The World Health Organization (WHO) said on Monday that at least 10.9 million persons displaced by the Boko Haram insurgency have benefited from emergency health interventions in the past three years in the North-East part of Nigeria.
WHO disclosed this in an annual situation report, saying “Grade-3 Health Emergencies” were provided to persons affected by the conflict between 2016 and 2019 in Adamawa, Borno, and Yobe.
The fact-sheet disclosed that 3.3 million persons were vaccinated against cholera in the affected states and three million children screened for malnutrition.
About 13,000 people with medical complications were referred for treatment.
The United Nations agency also revealed that 2.6 million children aged between six months and 10 years were inoculated against measles in 25 local government areas of Borno State.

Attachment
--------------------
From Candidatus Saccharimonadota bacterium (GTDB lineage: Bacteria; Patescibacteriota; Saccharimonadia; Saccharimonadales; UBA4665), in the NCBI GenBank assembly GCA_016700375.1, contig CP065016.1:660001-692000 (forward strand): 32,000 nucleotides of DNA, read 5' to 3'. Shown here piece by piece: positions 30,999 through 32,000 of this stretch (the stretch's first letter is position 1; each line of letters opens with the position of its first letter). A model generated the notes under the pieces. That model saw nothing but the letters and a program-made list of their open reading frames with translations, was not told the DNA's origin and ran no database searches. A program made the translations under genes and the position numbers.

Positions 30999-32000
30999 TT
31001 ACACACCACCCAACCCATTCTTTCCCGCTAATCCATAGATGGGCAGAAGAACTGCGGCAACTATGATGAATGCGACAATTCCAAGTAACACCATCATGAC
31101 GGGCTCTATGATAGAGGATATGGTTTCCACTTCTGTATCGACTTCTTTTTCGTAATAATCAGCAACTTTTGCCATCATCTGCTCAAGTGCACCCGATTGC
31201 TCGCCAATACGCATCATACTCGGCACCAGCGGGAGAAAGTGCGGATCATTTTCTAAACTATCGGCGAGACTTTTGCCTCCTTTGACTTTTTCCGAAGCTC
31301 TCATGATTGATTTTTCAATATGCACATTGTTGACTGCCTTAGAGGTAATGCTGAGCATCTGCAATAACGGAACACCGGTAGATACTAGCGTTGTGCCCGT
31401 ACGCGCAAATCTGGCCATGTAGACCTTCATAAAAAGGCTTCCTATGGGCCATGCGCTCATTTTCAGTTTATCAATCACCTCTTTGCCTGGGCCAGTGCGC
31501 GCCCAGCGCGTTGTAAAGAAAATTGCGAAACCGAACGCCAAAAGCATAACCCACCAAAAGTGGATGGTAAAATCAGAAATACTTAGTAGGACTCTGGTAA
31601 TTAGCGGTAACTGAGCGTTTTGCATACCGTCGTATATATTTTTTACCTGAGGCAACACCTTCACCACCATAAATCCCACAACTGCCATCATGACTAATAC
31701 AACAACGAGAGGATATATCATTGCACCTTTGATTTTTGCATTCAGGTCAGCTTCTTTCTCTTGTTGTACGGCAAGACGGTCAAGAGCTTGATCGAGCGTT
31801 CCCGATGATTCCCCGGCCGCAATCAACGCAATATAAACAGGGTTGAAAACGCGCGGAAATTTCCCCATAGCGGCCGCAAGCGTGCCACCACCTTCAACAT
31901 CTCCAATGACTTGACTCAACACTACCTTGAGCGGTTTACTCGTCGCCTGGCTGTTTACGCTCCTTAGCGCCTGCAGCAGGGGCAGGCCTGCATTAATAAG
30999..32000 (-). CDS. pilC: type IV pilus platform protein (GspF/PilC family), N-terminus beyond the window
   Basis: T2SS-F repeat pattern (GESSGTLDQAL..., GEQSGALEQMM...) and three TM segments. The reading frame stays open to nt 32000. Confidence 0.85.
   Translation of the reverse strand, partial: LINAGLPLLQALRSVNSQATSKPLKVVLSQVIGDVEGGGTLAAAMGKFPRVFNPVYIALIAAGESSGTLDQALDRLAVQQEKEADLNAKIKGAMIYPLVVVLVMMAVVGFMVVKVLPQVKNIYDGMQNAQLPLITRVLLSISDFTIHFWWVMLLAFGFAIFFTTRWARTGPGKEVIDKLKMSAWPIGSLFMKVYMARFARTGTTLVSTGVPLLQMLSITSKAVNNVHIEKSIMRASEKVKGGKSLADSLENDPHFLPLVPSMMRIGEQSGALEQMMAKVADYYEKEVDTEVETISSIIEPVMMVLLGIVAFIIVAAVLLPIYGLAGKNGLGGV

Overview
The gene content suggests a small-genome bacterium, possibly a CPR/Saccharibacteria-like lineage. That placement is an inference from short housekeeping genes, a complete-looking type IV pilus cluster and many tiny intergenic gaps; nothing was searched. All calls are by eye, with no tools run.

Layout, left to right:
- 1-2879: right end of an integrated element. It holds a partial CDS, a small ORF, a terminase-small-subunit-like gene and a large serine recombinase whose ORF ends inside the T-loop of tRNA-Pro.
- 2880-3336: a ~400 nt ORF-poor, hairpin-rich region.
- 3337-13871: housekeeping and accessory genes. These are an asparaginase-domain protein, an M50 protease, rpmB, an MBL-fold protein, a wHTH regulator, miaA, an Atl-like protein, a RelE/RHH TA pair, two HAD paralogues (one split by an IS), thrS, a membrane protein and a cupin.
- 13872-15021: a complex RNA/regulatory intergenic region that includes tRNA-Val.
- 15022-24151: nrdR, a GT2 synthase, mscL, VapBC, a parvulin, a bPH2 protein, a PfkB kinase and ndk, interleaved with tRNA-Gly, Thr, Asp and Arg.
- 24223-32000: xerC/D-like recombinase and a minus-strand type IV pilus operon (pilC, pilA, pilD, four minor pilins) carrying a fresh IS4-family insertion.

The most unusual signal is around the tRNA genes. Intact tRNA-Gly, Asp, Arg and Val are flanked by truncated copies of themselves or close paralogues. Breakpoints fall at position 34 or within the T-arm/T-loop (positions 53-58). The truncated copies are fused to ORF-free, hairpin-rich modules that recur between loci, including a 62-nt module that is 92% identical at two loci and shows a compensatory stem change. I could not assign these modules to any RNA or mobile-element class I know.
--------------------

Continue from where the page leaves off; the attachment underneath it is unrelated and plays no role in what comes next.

Also, about 1.3 million others aged between three and 59 months were administered with anti-malaria drugs.
It said: “545,000 children were reached with a comprehensive package of Integrated, Newborn, Child Health (IMNCH) interventions in 1,000 communities by 980 Community Resource Persons (CORPS).
“13,000 Severe Acute Malnutrition (SAM) children with medical complications were treated in 31 stabilisation centers in Adamawa, Borno, and Yobe, while 44,000 mental health patients consulted in the over 1,960 sessions.” (NAN)